Heading into the 2016 Olympic Games in Rio de Janeiro, new changes to guidelines made by the U.S. Olympics Committee (U.S.O.C.) are giving startups the opportunity to steal marketing dollars from corporate giants. 

For years, companies were banned from  advertising around the Olympics unless they were official sponsors. (Becoming a sponsor can cost upwards of $25 million, sources told Reuters.) Now, the so-called "Rule 40" revisions allow unofficial sponsors to endorse Olympic athletes, and run ad campaigns during the games. 

The caveat, however, is that such companies are not permitted to use the U.S.O.C.'s copyrighted language, including imagery of the rings, or even the word "Olympics." 

Under Armour, which is not an official sponsor of the Olympics, is one such company making an aggressive marketing push around the Games--set to take place August 5 - 21. The sportswear giant has endorsed about 250 athletes, and is planning number of campaigns to shore up sales, a spokesperson tells Inc.

"The Olympics provide a unique platform for our brand to engage a global audience, and the changes to Rule 40 allow us to fulfill our number one objective: to support the nearly 250 Olympic athletes and hopefuls tied to the brand during the Games," said Peter Murray, Under Armour's VP of Global Sports Marketing.

Under the restriction of not using Olympics-branded language, Under Armour has gotten creative. Its global campaign "Rule Yourself," for instance, features footballer Memphis Deepay, athletes from USA Gymnastics, and Michael Phelps. A phrase like "the world's biggest stage" talks about the Olympics without actually using the event's intellectual property. One ad depicts gymnasts practicing routines on the bars, beam, floor, and vault. In another, Phelps is shown darting gracefully through a dark pool. The accompanying tag line is vague: "It's what you do in the dark that puts you in the light."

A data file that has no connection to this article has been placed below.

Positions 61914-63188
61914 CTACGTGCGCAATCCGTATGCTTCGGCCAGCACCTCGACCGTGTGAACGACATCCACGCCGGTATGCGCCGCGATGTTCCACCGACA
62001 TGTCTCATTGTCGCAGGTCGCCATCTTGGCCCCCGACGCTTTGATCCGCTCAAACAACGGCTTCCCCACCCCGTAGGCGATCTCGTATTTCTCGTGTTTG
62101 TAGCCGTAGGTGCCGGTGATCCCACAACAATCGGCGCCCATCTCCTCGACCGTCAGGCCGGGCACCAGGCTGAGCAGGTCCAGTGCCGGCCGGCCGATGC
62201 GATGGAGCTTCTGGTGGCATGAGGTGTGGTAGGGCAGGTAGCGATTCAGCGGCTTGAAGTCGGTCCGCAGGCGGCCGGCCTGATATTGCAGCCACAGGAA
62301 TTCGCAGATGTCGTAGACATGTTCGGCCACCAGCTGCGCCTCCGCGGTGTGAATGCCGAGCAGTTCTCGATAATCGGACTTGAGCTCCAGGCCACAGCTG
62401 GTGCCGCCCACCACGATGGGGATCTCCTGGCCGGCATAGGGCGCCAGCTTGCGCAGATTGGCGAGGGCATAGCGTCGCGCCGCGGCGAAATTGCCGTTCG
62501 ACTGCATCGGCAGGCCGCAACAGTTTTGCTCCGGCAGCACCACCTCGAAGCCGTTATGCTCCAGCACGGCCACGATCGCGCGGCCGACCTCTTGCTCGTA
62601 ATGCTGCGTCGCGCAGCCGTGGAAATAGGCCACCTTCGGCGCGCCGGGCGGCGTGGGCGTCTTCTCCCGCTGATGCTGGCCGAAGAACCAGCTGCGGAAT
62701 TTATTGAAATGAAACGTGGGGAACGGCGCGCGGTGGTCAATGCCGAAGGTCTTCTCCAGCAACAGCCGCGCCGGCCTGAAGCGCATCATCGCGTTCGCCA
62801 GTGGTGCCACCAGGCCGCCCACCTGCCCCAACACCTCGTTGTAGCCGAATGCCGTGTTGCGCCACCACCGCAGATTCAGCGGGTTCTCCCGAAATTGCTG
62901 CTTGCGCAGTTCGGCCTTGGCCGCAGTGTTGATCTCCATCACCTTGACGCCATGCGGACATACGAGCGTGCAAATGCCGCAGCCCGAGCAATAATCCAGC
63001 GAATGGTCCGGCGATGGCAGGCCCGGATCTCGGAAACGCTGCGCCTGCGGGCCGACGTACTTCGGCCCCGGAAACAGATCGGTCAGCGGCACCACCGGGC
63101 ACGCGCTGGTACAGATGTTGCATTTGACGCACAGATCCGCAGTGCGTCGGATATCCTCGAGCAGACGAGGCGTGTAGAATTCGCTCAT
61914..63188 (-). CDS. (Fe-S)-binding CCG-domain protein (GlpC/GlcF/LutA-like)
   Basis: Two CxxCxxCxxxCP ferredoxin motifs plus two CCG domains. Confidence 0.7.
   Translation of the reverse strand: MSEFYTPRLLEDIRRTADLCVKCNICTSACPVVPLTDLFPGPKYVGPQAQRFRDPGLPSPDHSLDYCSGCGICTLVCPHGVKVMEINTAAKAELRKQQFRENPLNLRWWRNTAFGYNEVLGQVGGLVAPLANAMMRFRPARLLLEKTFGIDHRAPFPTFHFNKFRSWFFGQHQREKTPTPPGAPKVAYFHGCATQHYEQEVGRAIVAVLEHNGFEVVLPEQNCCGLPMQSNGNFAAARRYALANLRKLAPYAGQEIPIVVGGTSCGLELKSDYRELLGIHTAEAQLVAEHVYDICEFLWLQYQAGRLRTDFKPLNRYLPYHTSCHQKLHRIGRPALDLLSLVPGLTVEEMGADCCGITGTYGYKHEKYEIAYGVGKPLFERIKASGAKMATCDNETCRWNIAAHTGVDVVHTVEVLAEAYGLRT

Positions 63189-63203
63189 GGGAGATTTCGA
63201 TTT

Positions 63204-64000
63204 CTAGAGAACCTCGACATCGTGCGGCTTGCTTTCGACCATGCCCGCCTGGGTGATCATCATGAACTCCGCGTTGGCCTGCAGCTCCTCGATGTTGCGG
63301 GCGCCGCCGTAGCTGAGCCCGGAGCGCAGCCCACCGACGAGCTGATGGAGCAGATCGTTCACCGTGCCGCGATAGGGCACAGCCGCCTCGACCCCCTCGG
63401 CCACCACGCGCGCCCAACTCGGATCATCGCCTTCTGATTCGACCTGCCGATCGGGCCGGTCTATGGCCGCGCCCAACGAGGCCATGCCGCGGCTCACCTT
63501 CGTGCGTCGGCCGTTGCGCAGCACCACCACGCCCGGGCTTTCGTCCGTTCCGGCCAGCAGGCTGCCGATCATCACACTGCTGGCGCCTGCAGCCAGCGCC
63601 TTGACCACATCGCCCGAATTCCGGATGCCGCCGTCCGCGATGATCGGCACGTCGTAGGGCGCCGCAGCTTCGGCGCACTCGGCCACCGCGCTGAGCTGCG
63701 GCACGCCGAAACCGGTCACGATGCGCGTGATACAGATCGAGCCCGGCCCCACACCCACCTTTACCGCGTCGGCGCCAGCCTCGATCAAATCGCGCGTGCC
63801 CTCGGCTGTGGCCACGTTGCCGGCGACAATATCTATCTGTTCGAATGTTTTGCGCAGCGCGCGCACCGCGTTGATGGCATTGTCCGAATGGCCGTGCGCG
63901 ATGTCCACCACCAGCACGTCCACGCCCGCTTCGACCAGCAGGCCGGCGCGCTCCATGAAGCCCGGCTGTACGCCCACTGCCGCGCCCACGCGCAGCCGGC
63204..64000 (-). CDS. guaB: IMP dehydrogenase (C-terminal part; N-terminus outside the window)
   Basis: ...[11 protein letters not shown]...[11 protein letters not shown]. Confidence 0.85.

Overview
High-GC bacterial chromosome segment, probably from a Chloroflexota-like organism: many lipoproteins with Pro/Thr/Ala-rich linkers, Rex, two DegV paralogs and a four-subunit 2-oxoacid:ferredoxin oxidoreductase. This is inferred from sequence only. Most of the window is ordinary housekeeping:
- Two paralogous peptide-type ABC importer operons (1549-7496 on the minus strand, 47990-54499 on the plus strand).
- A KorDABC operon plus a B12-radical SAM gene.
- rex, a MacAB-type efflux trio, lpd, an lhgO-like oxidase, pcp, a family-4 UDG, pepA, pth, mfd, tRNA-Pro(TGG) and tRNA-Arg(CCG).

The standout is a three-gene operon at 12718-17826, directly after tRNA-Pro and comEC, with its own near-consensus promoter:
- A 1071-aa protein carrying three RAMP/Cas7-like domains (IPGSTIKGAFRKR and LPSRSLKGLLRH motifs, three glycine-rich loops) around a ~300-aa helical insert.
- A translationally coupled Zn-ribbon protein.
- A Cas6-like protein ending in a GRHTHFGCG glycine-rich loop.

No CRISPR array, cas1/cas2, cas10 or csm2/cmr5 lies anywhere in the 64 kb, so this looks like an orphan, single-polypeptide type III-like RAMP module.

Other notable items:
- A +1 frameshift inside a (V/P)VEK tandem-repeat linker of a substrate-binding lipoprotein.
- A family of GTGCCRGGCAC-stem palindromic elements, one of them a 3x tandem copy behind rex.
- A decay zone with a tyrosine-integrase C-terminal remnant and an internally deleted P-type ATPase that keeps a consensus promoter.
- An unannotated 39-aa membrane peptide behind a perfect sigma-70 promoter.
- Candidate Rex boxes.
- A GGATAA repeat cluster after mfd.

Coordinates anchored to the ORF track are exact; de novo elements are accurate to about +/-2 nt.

Paul Swinand, an analyst with research firm Morningstar, says the Rule 40 changes will "democratize" access to Olympics dollars. This, however, "assumes a small business is getting a proper return on investment for sponsoring one affordable athlete," he said.

To his point, companies sponsoring athletes (or in some cases, teams) are required to submit their plans to the U.S.O.C., or another national committee, for approval as many as six months ahead of the Games. That's well before athletes even know if they've qualified to compete in the event. According to Reuters, hundreds of brands applied for marketing waivers this year.

Meanwhile, traditional giants and official Olympics sponsors, like Nike and Visa, now stand to win less from their multimillion-dollar ad campaigns because of increased competition. McDonald's, for one, says it plans to work with media monitoring agencies to flag unofficial sponsors violating the terms of the deal. 

"If we find Rule 40 impacts the value of our sponsorship, we could always go back and renegotiate for the future," a spokesman for McDonald's told Reuters. "I wouldn't necessarily say we're all happy about it."